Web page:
GGC Receives Funding to Expand Access to Genetic Services for Infants and Toddlers

10.12.23

SC Center for Rural and Primary Healthcare funds project for BabyNet-eligible patients

Charleston, SC (October 12, 2023) – The Greenwood Genetic Center (GGC) has been awarded a grant of $191,779 from the SC Center for Rural and Primary Care. The two-year project, ‘Expansion of eVisits to ensure statewide access to genetics care for BabyNet-eligible infants and toddlers, aims to improve access to care, shorten wait times, and provide earlier genetic diagnoses for this vulnerable group of patients.

BabyNet is South Carolina’s early intervention program for infants and toddlers under three years of age with developmental delays, or who have conditions associated with developmental delays. Through GGC’s relationship with the SC Department of Disabilities and Special Needs, all BabyNet-eligible infants and toddlers are offered an annual genetics evaluation. This new funding will expand GGC’s eVisit program offering asynchronous consultations to all BabyNet-eligible families more quickly.

eVisits have several benefits over traditional in-person or telemedicine visits. eVisits are asynchronous, allowing families and clinicians to communicate on their own schedule, removing barriers of travel, missing work, or finding childcare.

“This eVisit platform also allows patients to be evaluated and start genetic testing much more quickly – within a week of referral compared to a months-long wait for an in-person appointment,” said Mike Lyons, MD, Director of Clinical Services at GGC and the principal investigator on this project.

The project will also facilitate the referral process for early interventionists in rural areas of South Carolina and provide educational materials for providers and families on the benefits of an early genetic evaluation.

“Genetic evaluations for infants and toddlers enrolled in BabyNet offer the possibility of identifying the underlying cause for these developmental delays at an early age, allowing for more targeted therapies, management, and support for families,” said Lyons. “We began a pilot project in Charleston in 2022 using eVisits to improve access to care for these infants with great success. This funding will allow us to expand that project and include all who are served through BabyNet, especially those in more rural areas of the state.”

The project also aims to evaluate the effectiveness of eVisits in identifying answers for families.

“With the increase in demand for genetic services and the insufficient workforce to meet that demand, we are looking to new and innovative ways to provide care,” added Lyons.  “eVisits show great promise in helping us provide the same high-quality patient care in a more timely and convenient manner.”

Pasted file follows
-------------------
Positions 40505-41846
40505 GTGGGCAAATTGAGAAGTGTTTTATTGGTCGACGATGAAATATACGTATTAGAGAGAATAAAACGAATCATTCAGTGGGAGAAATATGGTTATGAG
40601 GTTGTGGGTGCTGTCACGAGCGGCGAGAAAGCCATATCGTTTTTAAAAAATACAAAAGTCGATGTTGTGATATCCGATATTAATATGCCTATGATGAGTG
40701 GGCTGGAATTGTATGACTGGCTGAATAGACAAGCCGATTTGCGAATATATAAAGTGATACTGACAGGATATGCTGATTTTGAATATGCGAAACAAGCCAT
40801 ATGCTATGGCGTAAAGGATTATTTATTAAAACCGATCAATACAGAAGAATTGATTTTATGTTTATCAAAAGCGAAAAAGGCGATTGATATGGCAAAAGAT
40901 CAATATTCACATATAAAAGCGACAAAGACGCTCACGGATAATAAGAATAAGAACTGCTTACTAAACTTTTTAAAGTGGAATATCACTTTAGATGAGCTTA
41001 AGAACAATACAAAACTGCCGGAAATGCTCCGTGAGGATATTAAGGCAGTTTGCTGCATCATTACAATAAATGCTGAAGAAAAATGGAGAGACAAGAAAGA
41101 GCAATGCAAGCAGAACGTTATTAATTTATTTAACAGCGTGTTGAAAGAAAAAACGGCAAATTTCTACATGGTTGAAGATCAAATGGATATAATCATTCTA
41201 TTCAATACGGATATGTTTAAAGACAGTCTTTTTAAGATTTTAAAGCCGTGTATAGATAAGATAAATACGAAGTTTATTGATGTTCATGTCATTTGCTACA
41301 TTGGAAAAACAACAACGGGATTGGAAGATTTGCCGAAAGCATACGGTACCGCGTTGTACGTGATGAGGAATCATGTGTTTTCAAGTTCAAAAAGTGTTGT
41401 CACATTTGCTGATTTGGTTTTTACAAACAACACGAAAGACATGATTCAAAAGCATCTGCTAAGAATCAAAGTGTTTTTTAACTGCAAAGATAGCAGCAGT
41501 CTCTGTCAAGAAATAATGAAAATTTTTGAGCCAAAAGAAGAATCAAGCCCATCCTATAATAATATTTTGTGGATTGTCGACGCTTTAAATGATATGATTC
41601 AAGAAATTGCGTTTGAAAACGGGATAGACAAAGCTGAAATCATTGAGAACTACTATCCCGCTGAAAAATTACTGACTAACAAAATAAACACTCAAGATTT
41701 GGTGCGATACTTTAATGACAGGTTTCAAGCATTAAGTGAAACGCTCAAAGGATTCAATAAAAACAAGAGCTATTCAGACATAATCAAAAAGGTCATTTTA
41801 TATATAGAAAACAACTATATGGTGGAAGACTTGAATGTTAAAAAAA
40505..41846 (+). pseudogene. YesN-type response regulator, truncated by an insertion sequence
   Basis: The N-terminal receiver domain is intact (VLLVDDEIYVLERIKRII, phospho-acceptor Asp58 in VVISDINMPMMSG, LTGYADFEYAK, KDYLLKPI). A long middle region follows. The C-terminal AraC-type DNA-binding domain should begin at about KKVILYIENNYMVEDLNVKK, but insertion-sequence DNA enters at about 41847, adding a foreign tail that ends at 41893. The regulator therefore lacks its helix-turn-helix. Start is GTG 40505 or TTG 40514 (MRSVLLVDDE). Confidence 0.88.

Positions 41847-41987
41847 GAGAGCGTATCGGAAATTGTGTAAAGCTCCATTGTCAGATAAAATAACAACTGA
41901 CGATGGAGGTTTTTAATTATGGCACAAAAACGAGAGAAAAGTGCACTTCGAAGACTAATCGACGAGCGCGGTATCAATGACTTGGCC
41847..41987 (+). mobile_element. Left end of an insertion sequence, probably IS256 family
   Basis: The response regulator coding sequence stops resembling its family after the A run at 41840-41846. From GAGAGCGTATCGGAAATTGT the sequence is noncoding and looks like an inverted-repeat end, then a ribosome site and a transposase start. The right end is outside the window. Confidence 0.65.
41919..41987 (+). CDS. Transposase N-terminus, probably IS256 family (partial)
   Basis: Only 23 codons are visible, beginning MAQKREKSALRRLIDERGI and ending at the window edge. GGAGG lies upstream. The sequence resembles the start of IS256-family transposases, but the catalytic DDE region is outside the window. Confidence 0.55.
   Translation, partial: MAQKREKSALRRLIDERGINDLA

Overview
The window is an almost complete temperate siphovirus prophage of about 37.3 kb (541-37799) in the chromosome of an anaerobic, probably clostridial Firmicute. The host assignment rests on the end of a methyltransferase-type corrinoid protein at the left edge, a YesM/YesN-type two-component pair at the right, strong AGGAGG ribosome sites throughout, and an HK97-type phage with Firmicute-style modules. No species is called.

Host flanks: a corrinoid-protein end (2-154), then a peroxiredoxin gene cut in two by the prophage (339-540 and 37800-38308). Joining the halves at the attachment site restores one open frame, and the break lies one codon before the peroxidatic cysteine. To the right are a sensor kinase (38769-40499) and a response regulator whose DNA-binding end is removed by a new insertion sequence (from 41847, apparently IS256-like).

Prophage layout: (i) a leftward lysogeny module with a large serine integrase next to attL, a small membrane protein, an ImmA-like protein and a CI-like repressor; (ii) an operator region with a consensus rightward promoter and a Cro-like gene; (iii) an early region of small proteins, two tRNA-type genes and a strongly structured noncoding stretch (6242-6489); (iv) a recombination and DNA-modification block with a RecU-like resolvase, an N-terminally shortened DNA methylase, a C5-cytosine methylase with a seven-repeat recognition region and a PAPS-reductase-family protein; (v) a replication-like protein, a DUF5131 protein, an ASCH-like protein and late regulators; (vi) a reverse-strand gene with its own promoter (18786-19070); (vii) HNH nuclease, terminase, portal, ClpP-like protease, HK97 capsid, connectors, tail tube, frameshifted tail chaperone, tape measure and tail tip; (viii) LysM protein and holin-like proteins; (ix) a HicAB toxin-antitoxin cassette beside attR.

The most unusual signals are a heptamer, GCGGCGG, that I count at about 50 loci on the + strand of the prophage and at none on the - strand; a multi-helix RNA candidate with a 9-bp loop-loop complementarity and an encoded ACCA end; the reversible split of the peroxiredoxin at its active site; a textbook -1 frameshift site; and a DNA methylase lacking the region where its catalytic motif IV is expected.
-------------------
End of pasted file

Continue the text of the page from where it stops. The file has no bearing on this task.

GGC expects to see significant improvements in patient care as the project expands with the goal of completing 60 BabyNet eVisits per month by the end of the grant cycle.

Lyons added, “We anticipate that these efforts will dramatically improve wait times for all types of visits, and hope that our success can be translated into a new model for genetics care in clinics nationwide.”

“We are proud to support Greenwood Genetic Center’s expansion to provide rural services,” added Andrea Mitchell, Program Manager for the SC Center for Rural and Primary Healthcare. “Proactive and innovative programs such as this are critical to ensuring that quality care is available and accessible to improve rural health in our state.”

 

 About the SC Center for Rural and Primary Healthcare

 The South Carolina Center for Rural and Primary Healthcare is a center of excellence at the University of South Carolina School of Medicine. The Center supports and develops sustainable rural and primary care education and healthcare delivery in South Carolina through clinical practice, training, and research. The Center strives for a future where all South Carolinians have access to high-value healthcare. For more information about CRPH, please visit www.scruralhealth.org.

 

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Meet Makayla Gunn

Makayla was diagnosed with Rett Syndrome in April of 2015 at the age of two. At about 18 months, we noticed she had started some repetitive hand motions, and her pediatrician was a little concerned that she did not have many words. She had learned some sign language, and was saying ‘mama’ and ‘dada’, but that was it. Then she suddenly stopped all of that. At her 2 year old check-up, the pediatrician referred us to BabyNet, SC’s early interve...

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